Israel must focus its efforts on reaching an understanding over the ToR of negotiations with Iran in advance, to ensure that the U.S. will insist on rectifying the weaknesses inherent to the JCPOA, and not leave Israel alone with this problem. Israel must consider a public and detailed reiteration of the nuclear deal's flaws, and the amendments it requires, to avoid the dynamics that could lead to a "bad deal" between Iran and the international community.
As part of its dialog with the U.S. administration (and the international community in general) on this topic, Israel may be caught up in the familiar dilemma between the need to present maximal, uncompromising positions while risking becoming irrelevant, and an approach that includes areas of flexibility alongside "red lines".
Under the circumstances created, whereby both Trump and Biden seem to consider compromises that will lead to an agreement with Tehran, Israel must also think beyond its maximal and unrealistic "zero Iranian enrichment" stance. Overall, a more complex view – consisting of priorities, a combination of "sticks" and "carrots", and interim arrangements that would improve the strategic balance vis à vis Iran – stands a greater chance of impacting the US administration, which is also in the process of forming its policy positions.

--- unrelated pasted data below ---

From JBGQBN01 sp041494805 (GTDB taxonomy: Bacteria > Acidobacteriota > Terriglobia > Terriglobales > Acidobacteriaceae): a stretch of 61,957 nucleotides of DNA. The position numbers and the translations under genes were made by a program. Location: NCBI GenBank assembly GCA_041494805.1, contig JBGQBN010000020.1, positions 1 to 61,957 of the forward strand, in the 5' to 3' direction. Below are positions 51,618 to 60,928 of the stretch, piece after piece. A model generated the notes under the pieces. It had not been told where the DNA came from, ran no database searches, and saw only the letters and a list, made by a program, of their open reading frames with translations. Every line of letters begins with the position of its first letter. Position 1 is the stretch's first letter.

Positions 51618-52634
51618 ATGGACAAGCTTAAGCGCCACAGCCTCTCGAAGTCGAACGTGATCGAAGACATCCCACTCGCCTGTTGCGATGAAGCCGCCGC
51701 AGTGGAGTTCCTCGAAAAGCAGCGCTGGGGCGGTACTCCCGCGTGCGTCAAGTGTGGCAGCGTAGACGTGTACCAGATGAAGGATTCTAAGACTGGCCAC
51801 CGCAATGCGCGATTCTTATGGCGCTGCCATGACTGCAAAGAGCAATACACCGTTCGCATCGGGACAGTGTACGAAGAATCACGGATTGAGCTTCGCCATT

Israel must also decide which is the "deal" with which it is willing to live: will it insist upon a "grand bargain" that addresses both regional and nuclear components, requiring time-consuming haggling while the nuclear program expands? Or will it content itself with a strictly nuclear deal that does not adequately respond to Iran's malign policy in this region?
Finally, Israel will also have to decide further down the road how far it would be willing to go, and which steps it would be willing to take, in order to thwart a "bad deal" with Iran, if such a deal would indeed emerge.
Authored by Col. (res.) Udi Evental